I then headed to the Rockies game in the evening, who were battling the Padres for last place in the NL West. Going into tonight's game the Rockies had a 7-game losing streak, but the fans wouldn't give up on their team, still sporting their "Rocktober" t-shirts from last year's playoffs.

These fountains climb to about the level I am at here when the Rockies hit a home run.

I got tickets for the upper deck, which is about 2 miles high after you account for Denver's elevation. The only true nosebleed section. So I moved down, no problem. The Rockies took a commanding 8-3 lead mid-game after beating up Maddux, but the Padres piled it on late and won 15-8. In the 9th inning I went down to one of the front rows just behind the Rockies dugout.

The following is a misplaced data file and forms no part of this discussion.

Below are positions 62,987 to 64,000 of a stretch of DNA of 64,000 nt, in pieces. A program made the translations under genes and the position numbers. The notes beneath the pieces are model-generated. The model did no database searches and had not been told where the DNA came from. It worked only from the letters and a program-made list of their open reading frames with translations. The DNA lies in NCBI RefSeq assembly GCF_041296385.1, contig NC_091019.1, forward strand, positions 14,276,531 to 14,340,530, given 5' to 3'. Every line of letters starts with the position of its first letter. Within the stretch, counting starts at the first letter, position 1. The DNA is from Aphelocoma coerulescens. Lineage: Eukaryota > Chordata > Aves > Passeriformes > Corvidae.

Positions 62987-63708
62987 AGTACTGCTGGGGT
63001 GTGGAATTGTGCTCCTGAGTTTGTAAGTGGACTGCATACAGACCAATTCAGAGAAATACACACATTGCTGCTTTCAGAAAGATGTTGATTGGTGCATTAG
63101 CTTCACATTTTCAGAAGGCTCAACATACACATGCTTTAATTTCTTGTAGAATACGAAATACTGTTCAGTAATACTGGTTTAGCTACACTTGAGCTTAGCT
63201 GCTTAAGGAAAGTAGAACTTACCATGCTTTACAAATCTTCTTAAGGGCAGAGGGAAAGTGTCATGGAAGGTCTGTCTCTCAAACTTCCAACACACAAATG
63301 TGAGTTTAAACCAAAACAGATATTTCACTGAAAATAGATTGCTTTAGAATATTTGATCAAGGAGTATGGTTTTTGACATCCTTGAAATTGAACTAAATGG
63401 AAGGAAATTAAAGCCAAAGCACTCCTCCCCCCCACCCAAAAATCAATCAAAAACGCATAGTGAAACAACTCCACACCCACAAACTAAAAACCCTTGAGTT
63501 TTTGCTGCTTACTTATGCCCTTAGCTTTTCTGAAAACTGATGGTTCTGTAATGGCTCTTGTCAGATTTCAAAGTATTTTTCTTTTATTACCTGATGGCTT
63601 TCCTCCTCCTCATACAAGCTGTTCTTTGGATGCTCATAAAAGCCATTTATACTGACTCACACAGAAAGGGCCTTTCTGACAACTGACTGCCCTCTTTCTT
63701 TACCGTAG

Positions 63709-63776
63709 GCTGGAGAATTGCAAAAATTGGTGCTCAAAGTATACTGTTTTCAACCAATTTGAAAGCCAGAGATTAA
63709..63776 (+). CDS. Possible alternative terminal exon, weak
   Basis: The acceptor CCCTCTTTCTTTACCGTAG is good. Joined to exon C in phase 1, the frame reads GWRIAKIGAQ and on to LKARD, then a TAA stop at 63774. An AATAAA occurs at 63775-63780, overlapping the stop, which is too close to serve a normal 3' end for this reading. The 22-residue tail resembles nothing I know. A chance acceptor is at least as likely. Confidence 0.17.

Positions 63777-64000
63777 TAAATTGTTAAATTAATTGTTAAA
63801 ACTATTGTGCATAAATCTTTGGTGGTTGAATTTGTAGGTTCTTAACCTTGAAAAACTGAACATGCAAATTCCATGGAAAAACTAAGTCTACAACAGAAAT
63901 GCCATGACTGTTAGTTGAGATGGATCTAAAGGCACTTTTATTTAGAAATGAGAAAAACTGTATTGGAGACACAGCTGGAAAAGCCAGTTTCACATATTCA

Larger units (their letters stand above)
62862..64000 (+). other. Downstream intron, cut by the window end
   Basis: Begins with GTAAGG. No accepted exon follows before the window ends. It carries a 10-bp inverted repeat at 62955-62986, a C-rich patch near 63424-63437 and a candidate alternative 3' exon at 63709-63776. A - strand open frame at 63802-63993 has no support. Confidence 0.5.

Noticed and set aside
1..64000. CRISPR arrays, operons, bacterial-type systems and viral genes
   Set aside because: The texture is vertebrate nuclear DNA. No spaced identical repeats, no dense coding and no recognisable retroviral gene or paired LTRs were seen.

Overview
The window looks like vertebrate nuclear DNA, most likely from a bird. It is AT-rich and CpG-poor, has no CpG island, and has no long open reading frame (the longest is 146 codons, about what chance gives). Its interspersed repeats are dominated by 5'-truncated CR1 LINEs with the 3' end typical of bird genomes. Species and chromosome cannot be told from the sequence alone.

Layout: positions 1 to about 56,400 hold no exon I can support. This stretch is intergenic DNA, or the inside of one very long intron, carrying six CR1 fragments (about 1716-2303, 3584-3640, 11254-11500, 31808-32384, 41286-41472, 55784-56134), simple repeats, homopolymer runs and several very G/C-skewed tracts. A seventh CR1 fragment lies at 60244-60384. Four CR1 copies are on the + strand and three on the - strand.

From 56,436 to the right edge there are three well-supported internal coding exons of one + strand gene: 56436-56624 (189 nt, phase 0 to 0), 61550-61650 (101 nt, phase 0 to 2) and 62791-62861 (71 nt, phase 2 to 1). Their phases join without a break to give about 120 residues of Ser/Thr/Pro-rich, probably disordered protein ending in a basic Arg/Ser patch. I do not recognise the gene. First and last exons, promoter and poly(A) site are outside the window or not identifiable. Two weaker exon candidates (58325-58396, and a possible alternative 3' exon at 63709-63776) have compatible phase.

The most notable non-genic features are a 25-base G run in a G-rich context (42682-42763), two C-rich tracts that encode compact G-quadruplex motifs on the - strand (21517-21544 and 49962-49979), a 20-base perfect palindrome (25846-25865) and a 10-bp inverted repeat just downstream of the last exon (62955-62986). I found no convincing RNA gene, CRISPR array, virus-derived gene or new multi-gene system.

Tomorrow I'm headed down to Colorado Springs, and I have a huge list of things to do there before driving to southwest Colorado.

Sunday, June 29, 2008


Long Day in Kansas

States visited today: Missouri, Kansas

I drove about 450+ miles today, clear across Kansas. I stopped just shy of the Colorado border, so I only have about 2 hours of driving to get to Denver tomorrow.

The Great Plains is definitely a neat sight during sunset:

Treeless for miles, it's actually a cool sight to see!

Tomorrow I finally reach the Rocky Mountains!!


The World's Oddest Zoo

Kansas is very flat and boring. Hundreds of miles of nothingness that can start to get on your nerves after a few hundred miles. I started looking for something to do, and I finally saw a sign on the side of the road for the "World's Largest Prairie Dog". So I decided to pull over and check it out.